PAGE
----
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Author Topic: "Geek"-oriented webcomics  (Read 5883 times)

Kilgore_Trout

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"Geek"-oriented webcomics
« on: 03 Nov 2007, 05:44 »

Could someone tell me more about this geek-subculture. All to many webcomics seem to be based on this theme. I might have lost track somewhere but i dont find it very creative. QC has its indie-references, and altough theyre geeky, they create a warm, fuzzy feeling of recognition. But references to videogames, dorky tv-series and commercial hollywood movies that will be forgotten in two years just doesnt feel that original. Im a fan of videogames myself, and yes i may have seen every episode of star trek TNG, but what motivates someone to spend time creating a comic about "geeks" talking about different nerdy hypes, when you could be doing art?   Sorry if i may seem arrogant, but i just saw one too many "two guys who happens to be geeks live together and they talk about videogames and make hilarious nerdy references and someday a girl shows up and guess what, shes a geek too" comics. A waste of talent if you ask me. Please just take this as a post in the "geek" debate, im not trying to hurt somebody, perhaps i just dont get it?
Cheers.
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bryanthelion

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Re: "Geek"-oriented webcomics
« Reply #1 on: 03 Nov 2007, 14:42 »

Harsh...

My comic isnt like that, Eventually It'll be two guys who happens to be geeks live together and they talk about videogames and make hilarious nerdy references and someday a guy shows up and guess what, hes a geek too-esque comic.

It'll be genius!
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Re: "Geek"-oriented webcomics
« Reply #2 on: 04 Nov 2007, 00:50 »

Sorry if i may seem arrogant, but i just saw one too many "two guys who happens to be geeks live together and they talk about videogames and make hilarious nerdy references and someday a girl shows up and guess what, shes a geek too" comics.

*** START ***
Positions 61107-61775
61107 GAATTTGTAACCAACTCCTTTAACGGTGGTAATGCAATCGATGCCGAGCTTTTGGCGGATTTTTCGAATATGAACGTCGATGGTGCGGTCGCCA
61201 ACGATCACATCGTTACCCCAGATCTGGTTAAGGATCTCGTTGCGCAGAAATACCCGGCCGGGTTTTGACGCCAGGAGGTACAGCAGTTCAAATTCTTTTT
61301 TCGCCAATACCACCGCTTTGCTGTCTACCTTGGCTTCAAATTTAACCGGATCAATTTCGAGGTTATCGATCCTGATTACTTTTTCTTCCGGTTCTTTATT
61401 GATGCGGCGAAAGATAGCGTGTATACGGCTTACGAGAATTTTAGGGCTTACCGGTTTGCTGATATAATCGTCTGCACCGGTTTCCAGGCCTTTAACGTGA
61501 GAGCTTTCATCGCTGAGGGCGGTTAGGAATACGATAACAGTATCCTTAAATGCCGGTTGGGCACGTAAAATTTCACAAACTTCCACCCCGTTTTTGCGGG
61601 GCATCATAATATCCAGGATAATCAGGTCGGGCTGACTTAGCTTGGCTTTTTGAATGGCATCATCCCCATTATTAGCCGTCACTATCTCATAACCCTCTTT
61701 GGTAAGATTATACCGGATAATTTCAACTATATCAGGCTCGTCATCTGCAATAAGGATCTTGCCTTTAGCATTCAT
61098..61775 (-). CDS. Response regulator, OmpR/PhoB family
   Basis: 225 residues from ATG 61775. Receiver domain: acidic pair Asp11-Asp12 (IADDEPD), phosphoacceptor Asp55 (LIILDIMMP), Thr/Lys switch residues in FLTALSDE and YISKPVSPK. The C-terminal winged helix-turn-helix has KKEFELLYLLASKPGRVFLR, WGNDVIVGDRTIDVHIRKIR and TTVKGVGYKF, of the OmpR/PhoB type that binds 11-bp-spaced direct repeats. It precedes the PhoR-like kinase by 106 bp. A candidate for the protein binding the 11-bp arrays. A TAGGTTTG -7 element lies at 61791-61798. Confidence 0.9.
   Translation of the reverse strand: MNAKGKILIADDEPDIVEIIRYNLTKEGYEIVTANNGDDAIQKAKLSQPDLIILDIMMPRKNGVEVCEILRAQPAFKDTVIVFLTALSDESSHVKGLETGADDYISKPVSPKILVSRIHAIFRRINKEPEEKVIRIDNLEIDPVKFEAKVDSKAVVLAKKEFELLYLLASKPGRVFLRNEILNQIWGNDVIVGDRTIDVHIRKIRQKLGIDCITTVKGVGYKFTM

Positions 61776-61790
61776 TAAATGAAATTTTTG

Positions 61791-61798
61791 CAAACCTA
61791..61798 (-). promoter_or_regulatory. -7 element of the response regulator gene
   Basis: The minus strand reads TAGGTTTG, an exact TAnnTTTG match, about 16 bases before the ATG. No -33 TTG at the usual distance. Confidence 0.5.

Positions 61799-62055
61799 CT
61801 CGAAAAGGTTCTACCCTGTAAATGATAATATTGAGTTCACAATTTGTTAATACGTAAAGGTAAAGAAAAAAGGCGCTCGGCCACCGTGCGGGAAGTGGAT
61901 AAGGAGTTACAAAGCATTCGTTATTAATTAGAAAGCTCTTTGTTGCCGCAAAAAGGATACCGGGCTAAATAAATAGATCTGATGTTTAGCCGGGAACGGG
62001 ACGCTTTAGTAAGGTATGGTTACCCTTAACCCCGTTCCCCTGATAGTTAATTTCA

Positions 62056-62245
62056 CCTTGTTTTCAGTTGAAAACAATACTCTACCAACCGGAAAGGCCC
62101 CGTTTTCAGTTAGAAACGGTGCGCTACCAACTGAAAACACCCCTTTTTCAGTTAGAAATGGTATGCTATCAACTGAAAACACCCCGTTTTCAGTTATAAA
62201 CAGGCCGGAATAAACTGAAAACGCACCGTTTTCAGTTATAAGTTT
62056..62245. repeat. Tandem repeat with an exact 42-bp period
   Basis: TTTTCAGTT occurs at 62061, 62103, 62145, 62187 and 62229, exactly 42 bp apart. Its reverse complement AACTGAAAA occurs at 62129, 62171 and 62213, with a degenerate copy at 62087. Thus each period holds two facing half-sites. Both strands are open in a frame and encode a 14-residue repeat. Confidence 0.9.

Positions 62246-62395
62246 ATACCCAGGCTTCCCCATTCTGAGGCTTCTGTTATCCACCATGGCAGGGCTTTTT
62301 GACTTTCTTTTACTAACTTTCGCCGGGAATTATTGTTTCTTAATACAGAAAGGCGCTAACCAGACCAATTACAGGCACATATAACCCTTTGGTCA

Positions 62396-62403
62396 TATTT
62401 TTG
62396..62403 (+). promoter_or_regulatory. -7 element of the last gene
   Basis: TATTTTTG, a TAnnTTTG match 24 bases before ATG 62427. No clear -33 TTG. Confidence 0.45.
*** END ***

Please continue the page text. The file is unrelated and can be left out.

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KharBevNor

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Re: "Geek"-oriented webcomics
« Reply #3 on: 04 Nov 2007, 21:29 »

A lot of print comics are about people with superpowers fighting crimes and monsters and things from space. That can all be mainly traced back to the huge popularity of Superman. A lot of webcomics (but I would argue by no means an equal portion) are of the 'two gamers on a couch' genre. This can be mainly traced back to the huge popularity of Penny Arcade. Pale imitator Ctrl+Alt+Del shoulders some blame too. Interestingly, Penny Arcade is the only webcomic of this genre that has ever really managed to be consistently funny. I suspect an element of this is how easy such strips are to draw. The other reason is that it's pretty hard to get such comics published in regular avenues, combined with the fact that on the internet there is an obvious natural audience for comics about computer-based subjects. You'll also find a lot of comics about subcultures, a lot of comics about angsty teenagers and a lot of comics about furries, for these same reasons.

I'd question that 'all too many webcomics' line though. Maybe that was true a couple of years ago, but, I still doubt that actually. I have 28 links in my 'webcomics' bookmarks folder, representing a variety of webcomics both current and past that I read/have read/whatever. Of these, only two could be said to belong to this genre. These are the aforementioned Penny Arcade and VG Cats. A couple of others (XKCD, Orneryboy) have geek references of varying strength, though only XKCD ever really bases itself on this. There is also one (Goblins) that is essentially set inside a game of Dungeons and Dragons but, meh.  The rest of them are about a pretty wide variety of things, everything from high school relationships, to gay vampires to the comic doings of space mercenaries and ninjas practicing medicine. Of what I would loosely call the 'ten best webcomics', based on sheer fucking personal bias (Achewood, Scary Go Round, The Adventures of Dr. Mcninja, Nothing Nice to Say, Dinosaur Comics, Penny Arcade, XKCD, Perry Bible Fellowship, Goats, Girl Genius) only one matches your description, though Nothing Nice to Say has kind of the same dynamic.

As for your contention that such comics are unoriginal because of their outdated references, umn, do you read any political cartoonists? I've got collections of things like Nature Notes, Giles and If... which I still find amusing despite the fact that all of the references are out of date, in Giles case up to 50 years out of date. This is because GOOD comics can work around being too much of their time by having strong characters and simply good humour.